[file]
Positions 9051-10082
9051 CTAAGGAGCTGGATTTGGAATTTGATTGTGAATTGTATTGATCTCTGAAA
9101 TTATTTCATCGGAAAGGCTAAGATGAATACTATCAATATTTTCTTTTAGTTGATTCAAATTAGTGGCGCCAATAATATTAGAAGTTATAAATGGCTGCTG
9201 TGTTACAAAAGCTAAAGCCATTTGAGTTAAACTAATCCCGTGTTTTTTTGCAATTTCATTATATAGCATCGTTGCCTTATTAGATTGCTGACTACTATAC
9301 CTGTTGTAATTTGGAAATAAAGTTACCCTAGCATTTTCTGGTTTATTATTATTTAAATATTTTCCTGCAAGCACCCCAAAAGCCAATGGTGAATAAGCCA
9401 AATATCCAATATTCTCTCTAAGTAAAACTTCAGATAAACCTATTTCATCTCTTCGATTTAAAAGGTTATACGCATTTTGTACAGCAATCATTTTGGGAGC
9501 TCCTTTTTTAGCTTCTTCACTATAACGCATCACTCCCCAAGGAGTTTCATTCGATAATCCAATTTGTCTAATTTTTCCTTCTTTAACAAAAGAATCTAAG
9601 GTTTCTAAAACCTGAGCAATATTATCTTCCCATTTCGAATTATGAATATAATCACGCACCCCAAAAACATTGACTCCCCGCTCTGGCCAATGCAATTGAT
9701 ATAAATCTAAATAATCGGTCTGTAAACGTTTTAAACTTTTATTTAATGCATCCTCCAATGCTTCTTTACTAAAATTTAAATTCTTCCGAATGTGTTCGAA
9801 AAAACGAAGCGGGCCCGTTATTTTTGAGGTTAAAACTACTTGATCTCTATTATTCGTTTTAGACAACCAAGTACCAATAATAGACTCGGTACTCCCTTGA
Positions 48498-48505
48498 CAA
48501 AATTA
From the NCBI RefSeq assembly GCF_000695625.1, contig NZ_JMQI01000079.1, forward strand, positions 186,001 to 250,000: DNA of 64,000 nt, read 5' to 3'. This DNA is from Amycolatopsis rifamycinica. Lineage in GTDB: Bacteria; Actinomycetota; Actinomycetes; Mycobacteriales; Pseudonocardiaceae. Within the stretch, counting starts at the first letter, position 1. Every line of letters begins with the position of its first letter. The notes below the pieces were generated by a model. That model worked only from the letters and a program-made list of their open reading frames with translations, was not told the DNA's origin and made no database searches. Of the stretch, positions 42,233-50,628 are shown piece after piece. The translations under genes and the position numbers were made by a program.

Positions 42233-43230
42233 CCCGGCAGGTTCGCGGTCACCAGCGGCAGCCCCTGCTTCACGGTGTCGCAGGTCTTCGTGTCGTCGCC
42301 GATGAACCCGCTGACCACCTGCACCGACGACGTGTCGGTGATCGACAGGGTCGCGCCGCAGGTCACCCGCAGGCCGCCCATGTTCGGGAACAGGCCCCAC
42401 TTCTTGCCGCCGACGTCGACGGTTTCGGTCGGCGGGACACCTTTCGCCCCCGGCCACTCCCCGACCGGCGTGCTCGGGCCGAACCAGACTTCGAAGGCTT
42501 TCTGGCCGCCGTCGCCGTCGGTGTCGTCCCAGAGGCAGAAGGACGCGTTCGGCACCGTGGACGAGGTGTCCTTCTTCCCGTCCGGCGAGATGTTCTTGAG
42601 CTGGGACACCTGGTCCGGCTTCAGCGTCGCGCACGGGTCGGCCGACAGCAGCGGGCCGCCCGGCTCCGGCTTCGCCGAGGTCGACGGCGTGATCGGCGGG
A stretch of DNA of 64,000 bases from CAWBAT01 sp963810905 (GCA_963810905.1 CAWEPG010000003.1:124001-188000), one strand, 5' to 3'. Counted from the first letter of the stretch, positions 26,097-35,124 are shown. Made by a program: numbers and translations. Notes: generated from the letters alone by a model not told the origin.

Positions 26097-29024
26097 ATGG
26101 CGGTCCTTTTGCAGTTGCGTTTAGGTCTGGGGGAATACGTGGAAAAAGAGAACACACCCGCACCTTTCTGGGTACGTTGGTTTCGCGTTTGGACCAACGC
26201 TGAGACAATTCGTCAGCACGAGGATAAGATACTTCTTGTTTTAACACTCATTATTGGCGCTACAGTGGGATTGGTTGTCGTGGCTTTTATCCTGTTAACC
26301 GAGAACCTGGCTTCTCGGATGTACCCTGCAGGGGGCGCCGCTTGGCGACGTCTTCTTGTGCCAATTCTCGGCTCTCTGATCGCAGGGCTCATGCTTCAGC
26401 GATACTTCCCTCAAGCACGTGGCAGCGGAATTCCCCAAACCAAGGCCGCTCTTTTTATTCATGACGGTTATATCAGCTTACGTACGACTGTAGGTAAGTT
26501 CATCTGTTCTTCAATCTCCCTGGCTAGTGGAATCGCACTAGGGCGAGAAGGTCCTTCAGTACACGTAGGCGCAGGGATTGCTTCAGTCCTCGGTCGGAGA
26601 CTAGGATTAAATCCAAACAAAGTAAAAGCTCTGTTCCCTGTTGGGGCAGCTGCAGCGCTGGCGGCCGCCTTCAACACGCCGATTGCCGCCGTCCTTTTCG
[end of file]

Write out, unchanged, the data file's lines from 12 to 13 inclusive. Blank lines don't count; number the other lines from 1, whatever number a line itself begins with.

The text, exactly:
48498 CAA
48501 AATTA